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Appropriate Perspectives for Health Care Decisions

  • Karl Claxton

    (Centre for Health Economics, University of York, UK and Department of Economics and Related Studies, University of York, UK)

  • Simon Walker

    (Centre for Health Economics, University of York, UK)

  • Steven Palmer

    (Centre for Health Economics, University of York, UK)

  • Mark Sculpher

    (Centre for Health Economics, University of York, UK)

NICE uses cost-effectiveness analysis to compare the health benefits expected to be gained by using a technology with the health that is likely to be forgone due to additional costs falling on the health care budget and displacing other activities that improve health. This approach to informing decisions will be appropriate if the social objective is to improve health, the measure of health is adequate and the budget for health care can reasonably be regarded as fixed. If NICE were to recommend a broader =societal perspective‘, wider effects impacting on other areas of the public sector and the wider economy would be formally incorporated into analyses and decisions. The problem for policy is that, in the face of budgets legitimately set by government, it is not clear how or whether a societal perspective can be implemented, particularly if transfers between sectors are not possible. It poses the question of how the trade-offs between health, consumption and other social arguments, as well as the valuation of market and non market activities, ought to be undertaken.

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File URL: http://www.york.ac.uk/media/che/documents/papers/researchpapers/rp54_appropriate_perspectives_for_health_care_decisions.pdf
File Function: First version, 2010
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Paper provided by Centre for Health Economics, University of York in its series Working Papers with number 054cherp.

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Length: 86 pages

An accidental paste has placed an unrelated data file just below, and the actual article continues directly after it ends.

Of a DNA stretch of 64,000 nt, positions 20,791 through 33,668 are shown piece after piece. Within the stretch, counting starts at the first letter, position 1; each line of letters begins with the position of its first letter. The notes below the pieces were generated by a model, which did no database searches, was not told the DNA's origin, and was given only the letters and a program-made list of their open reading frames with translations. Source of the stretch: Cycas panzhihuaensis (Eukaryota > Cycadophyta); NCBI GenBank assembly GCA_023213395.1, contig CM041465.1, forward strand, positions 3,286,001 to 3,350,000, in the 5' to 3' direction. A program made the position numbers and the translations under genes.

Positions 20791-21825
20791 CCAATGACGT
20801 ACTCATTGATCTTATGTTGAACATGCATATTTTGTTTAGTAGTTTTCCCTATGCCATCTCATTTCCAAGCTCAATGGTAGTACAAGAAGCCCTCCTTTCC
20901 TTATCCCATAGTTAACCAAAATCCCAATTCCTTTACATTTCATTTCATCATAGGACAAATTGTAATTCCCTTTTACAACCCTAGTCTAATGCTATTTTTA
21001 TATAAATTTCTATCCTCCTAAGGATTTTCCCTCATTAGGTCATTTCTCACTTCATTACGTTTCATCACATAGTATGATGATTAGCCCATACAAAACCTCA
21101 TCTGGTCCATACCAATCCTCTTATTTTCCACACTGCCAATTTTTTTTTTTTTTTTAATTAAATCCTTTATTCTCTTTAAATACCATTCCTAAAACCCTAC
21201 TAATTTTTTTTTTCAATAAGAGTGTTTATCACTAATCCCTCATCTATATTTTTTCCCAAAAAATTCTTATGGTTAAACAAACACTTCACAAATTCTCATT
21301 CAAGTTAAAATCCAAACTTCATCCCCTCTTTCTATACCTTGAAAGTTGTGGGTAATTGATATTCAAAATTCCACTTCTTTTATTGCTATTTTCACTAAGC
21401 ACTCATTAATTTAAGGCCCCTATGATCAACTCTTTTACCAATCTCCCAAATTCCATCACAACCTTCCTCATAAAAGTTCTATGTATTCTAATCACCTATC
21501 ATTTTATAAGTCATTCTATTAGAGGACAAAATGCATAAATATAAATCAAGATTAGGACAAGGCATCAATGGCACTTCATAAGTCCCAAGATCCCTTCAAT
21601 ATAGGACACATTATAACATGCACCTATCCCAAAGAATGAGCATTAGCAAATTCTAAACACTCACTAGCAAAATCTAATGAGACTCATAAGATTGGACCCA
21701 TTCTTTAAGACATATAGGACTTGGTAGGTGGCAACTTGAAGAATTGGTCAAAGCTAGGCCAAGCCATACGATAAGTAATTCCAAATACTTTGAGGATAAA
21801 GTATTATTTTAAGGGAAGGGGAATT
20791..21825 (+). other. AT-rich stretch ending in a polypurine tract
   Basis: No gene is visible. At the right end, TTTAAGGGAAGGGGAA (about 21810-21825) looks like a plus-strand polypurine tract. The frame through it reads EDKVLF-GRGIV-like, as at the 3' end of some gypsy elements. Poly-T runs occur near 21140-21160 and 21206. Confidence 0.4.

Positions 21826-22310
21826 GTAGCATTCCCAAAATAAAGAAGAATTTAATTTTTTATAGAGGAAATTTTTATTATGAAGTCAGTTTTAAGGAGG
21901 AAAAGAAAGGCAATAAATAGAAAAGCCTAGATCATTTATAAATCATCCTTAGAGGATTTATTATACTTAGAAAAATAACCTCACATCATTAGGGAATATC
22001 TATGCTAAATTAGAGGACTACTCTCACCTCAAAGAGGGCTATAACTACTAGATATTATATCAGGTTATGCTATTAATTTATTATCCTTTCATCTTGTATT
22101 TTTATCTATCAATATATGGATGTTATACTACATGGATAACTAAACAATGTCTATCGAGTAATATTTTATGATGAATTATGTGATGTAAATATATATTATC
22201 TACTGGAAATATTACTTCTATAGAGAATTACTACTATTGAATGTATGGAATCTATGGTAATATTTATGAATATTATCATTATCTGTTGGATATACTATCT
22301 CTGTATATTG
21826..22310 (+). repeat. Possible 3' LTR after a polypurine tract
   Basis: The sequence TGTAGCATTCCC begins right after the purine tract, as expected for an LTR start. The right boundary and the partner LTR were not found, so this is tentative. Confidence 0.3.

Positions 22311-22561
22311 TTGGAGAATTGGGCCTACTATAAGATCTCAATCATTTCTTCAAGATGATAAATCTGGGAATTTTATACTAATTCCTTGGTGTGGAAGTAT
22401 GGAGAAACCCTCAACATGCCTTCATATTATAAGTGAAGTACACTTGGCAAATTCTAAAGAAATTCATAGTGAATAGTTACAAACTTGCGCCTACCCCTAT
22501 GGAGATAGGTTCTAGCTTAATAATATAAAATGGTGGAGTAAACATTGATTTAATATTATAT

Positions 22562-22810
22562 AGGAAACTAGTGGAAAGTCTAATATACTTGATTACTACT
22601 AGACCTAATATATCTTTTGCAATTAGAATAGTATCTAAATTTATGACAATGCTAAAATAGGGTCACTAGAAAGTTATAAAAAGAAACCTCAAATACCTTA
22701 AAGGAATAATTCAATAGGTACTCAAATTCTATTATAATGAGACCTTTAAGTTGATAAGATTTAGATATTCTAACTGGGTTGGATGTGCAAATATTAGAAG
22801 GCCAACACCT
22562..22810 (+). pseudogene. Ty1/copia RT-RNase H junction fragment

Date of creation: Jan 2010
Date of revision:
Handle: RePEc:chy:respap:54cherp
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  7. Christopher McCabe & Karl Claxton & Anthony J. Culyer, 2008. "The NICE Cost-Effectiveness Threshold: What it is and What that Means," PharmacoEconomics, Springer Healthcare | Adis, vol. 26(9), pages 733-744.
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  10. Karl Claxton & Mike Paulden & Hugh Gravelle & Werner Brouwer & Anthony J. Culyer, 2011. "Discounting and decision making in the economic evaluation of health‐care technologies," Health Economics, John Wiley & Sons, Ltd., vol. 20(1), pages 2-15, January.
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  15. Mike Paulden & Karl Claxton, 2009. "Budget allocation and the revealed social rate of time preference for health," Working Papers 053cherp, Centre for Health Economics, University of York.
  16. Werner B. F. Brouwer & Marc A. Koopmanschap & Frans F. H. Rutten, 1997. "Productivity Costs Measurement Through Quality of Life? A Response to the Recommendation of the Washington Panel," Health Economics, John Wiley & Sons, Ltd., vol. 6(3), pages 253-259.
  17. Stinnett, Aaron A. & Paltiel, A. David, 1996. "Mathematical programming for the efficient allocation of health care resources," Journal of Health Economics, Elsevier, vol. 15(5), pages 641-653, October.
  18. Johannesson, Magnus & O'Conor, Richard M., 1997. "Cost-utility analysis from a societal perspective," Health Policy, Elsevier, vol. 39(3), pages 241-253, March.
  19. Drummond, Michael F. & Sculpher, Mark J. & Torrance, George W. & O'Brien, Bernie J. & Stoddart, Greg L., 2005. "Methods for the Economic Evaluation of Health Care Programmes," OUP Catalogue, Oxford University Press, edition 3, number 9780198529453, March.
  20. Meltzer, David, 1997. "Accounting for future costs in medical cost-effectiveness analysis," Journal of Health Economics, Elsevier, vol. 16(1), pages 33-64, February.
  21. Appleby, John & Devlin, Nancy & Parkin, David & Buxton, Martin & Chalkidou, Kalipso, 2009. "Searching for cost effectiveness thresholds in the NHS," Health Policy, Elsevier, vol. 91(3), pages 239-245, August.
  22. Martin, Stephen & Rice, Nigel & Smith, Peter C., 2008. "Does health care spending improve health outcomes? Evidence from English programme budgeting data," Journal of Health Economics, Elsevier, vol. 27(4), pages 826-842, July.
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